Musings of a Veterinarian

Archive for March, 2010

Happy Employees Cultivate Happy Clients

March 31, 2010 By: Dr. K Category: Practice Management

The focus on client/patient care should comprise the majority of focus for the staff at a veterinary hospital. The same is true for the practice owner, but with one caveat. If a practice owner desires the best care for her clients, she must provide the best care for her employees. In an effort to focus solely on client care, employee relations can get tossed by the wayside.

Many employees go through motions day to day without an understanding of why and how their tasks improve patient care. What type of message does it send to employees? If you repeatedly send the message of dispensibility, you cannot cultivate loyal employees. Loyal employees are the key to practice success. Attitudes toward their boss and work, for right or wrong, affect the very behavior the employees bring to the table. If a boss has not earned employees’ trust and respect (that’s right bosses, you’ve got the earn it),  they are more likely to under perform.

Practice owners struggling with income need not worry. Not every “perk” requires significant monetary investment. I am no subscriber to kumbaya-type community builders. I seek realistic solutions. Some simple (and not so simple) steps can cultivate a culture of practice loyalty and pride that will transfer down to where it matters most – the client.

Be Kind and Approachable

All staff members deserve respect no matter what level of education or proficiency. Kindness and interest in staff members personal lives speaks volumes. Get to know a little bit about them and do something to remind them you listened.  Acts of kindness are as simple as assessing personal comfort. I often ask technicians if the table height is appropriate for them during an exam because too many times I see the short staffer on her tiptoes restraining a struggling dog.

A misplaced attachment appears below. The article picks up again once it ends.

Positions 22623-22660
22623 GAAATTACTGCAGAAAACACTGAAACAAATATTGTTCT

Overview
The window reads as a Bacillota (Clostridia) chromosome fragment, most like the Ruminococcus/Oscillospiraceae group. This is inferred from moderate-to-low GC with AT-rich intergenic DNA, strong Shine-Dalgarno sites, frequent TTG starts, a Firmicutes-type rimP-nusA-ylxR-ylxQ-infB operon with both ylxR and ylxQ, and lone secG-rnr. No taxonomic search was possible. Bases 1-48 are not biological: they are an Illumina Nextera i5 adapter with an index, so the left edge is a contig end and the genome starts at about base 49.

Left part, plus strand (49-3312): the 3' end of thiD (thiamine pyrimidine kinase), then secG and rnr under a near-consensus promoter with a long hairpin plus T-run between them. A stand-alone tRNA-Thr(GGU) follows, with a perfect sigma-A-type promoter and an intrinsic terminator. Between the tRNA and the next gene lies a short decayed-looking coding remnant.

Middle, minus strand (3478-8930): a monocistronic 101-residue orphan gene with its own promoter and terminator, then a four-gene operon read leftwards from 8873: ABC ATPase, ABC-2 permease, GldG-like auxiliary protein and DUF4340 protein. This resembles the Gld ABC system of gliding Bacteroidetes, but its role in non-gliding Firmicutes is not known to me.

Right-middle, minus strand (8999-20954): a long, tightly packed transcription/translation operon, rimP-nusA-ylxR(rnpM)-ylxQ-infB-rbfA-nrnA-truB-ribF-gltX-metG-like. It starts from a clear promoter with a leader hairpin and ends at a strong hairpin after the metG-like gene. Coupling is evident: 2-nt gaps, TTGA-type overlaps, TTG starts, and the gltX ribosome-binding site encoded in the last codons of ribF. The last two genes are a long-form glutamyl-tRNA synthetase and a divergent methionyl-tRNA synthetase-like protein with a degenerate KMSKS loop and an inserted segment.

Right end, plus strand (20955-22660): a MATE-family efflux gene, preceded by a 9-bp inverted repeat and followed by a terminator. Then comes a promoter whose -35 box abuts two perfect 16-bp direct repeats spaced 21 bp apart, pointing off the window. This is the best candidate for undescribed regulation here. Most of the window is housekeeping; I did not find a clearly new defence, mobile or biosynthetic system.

Never forget to compliment a job well done.

Pay ’em what they’re worth

This is usually more pay than what many technicians and receptionists currently receive. One of the surefire ways to make staff feel under-appreciated is to pay less than the average salary for the geographic area. Performance review based pay raises help ensure incentive to maximal performance.

Training and Follow-Through

New employees, especially those less familiar with the ins and outs of a veterinary practice, are typically overwhelmed. Climbing through mountains of medical jargon, procedures, and policies make them cringe. Training is essential. Follow-up meetings are also essential. New employees need regular reviews of their progress and mile markers. This is their chance to talk about what they want to improve upon and also brings any gap in training to the forefront. The time and effort put into training and following up with new employees speaks volumes for commitment to employee happiness.